British Pobjoy Mint is a private-sector mint located in Surrey, England which produces commemorative coins, medal, tokens and bullion. The mint also manufacturers circulating currency for some British Overseas Territories and sovereign countries including Sierra Leone and Vanuatu.
The mint was founded in 1965 by Derek Pobjoy who purchased a coin press after leaving his father Ernest Pobjoy's jewellery and masonry business to set up a mint. Upon the death of Winston Churchhill in the same year the small mint produced a series of gold medals to commemorate coins.
Since 1974, the mint has become involved in the production and international sale of new-issue postage stamps and currently exclusively coordinates the coin and stamp programmes of seven countries (Ascension Island, Bahamas, British Antarctic Territory, British Virgin Islands, Falkland Islands, South Georgia and South Sandwich Islands and Tristan da Cunha).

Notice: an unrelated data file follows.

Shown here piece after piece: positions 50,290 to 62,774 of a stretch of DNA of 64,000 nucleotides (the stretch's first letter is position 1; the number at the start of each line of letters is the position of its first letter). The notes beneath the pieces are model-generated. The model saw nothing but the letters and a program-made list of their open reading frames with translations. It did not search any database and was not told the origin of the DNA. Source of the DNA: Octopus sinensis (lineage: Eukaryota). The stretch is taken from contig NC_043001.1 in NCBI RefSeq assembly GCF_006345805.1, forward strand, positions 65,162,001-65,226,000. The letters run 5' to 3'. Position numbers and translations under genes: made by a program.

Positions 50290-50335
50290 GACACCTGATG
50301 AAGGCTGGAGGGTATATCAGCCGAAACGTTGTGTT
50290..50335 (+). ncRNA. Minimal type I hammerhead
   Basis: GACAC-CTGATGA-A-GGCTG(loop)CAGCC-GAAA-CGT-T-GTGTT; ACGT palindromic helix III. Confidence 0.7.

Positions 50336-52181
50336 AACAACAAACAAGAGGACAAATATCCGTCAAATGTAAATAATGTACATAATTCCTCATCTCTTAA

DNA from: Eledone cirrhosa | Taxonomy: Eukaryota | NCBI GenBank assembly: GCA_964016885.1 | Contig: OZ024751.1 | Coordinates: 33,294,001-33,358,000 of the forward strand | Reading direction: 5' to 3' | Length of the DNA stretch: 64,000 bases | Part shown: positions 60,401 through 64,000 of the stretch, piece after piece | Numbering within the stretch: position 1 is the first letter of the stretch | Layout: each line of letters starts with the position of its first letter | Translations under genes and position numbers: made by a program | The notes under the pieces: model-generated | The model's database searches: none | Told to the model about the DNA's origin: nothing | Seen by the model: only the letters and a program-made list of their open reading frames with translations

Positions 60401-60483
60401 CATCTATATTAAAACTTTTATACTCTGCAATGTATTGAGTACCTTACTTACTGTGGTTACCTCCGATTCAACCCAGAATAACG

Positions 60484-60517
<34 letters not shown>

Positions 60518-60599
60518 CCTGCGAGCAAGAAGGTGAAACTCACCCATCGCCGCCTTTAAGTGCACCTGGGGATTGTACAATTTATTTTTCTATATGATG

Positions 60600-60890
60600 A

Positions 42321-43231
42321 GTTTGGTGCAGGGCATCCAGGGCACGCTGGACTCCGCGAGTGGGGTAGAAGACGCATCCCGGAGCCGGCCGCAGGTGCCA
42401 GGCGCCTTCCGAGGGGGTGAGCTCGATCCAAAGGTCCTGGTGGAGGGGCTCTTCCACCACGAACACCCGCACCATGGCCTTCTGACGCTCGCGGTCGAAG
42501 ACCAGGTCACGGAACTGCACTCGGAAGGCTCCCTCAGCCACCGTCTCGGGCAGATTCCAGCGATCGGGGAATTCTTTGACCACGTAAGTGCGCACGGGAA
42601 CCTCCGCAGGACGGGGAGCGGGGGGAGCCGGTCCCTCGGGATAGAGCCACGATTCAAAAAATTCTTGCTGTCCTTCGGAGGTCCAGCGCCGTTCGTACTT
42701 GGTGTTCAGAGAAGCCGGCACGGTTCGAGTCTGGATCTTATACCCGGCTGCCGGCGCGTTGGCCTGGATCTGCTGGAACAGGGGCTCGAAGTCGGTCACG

As manufacturers of gold chains, gilt and enamel badges and escutcheons, regalia and insignia of all kinds, the Pobjoy Mint has been contractor to the British Crown Agents and various Londonjewellers, for whom it has executed commissions involving precious metals and gemstones of all kinds.
In the 1970s, the company developed a new metal alloy similar to German Silver known as Virenium which consisted of 81% Copper, 10% Zinc and 9% Nickel. This alloy has been used in non-circulating commemoratives since 1978.
The company also created the Manx noble, a bullion coin containing one Troy ounce of pure platinum. The mint's gold angel coin is quoted daily by the Financial Times and Reuters. In 1999, Pobjoy Mint issued the world's first titanium coin, the 1999 Gibraltar Millennium £5 coin.
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